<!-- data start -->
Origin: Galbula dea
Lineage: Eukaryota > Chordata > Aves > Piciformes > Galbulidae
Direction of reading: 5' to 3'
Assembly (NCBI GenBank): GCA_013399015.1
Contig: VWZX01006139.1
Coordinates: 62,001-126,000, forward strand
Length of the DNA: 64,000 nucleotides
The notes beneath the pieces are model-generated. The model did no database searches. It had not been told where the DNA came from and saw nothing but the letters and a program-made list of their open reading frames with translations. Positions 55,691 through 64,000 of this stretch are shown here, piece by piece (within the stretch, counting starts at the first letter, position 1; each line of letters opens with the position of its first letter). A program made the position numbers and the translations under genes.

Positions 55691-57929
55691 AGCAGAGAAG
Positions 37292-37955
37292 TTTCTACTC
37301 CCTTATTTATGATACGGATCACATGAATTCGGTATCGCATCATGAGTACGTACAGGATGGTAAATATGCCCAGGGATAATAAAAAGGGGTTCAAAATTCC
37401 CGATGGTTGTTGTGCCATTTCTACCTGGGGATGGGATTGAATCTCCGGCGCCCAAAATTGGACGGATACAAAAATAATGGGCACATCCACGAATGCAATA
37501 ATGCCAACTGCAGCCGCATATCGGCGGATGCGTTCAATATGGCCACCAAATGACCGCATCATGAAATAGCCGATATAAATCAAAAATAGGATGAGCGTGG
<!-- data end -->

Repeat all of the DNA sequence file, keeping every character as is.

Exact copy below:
Origin: Galbula dea
Lineage: Eukaryota > Chordata > Aves > Piciformes > Galbulidae
Direction of reading: 5' to 3'
Assembly (NCBI GenBank): GCA_013399015.1
Contig: VWZX01006139.1
Coordinates: 62,001-126,000, forward strand
Length of the DNA: 64,000 nucleotides
The notes beneath the pieces are model-generated. The model did no database searches. It had not been told where the DNA came from and saw nothing but the letters and a program-made list of their open reading frames with translations. Positions 55,691 through 64,000 of this stretch are shown here, piece by piece (within the stretch, counting starts at the first letter, position 1; each line of letters opens with the position of its first letter). A program made the position numbers and the translations under genes.

Positions 55691-57929
55691 AGCAGAGAAG
Positions 37292-37955
37292 TTTCTACTC
37301 CCTTATTTATGATACGGATCACATGAATTCGGTATCGCATCATGAGTACGTACAGGATGGTAAATATGCCCAGGGATAATAAAAAGGGGTTCAAAATTCC
37401 CGATGGTTGTTGTGCCATTTCTACCTGGGGATGGGATTGAATCTCCGGCGCCCAAAATTGGACGGATACAAAAATAATGGGCACATCCACGAATGCAATA
37501 ATGCCAACTGCAGCCGCATATCGGCGGATGCGTTCAATATGGCCACCAAATGACCGCATCATGAAATAGCCGATATAAATCAAAAATAGGATGAGCGTGG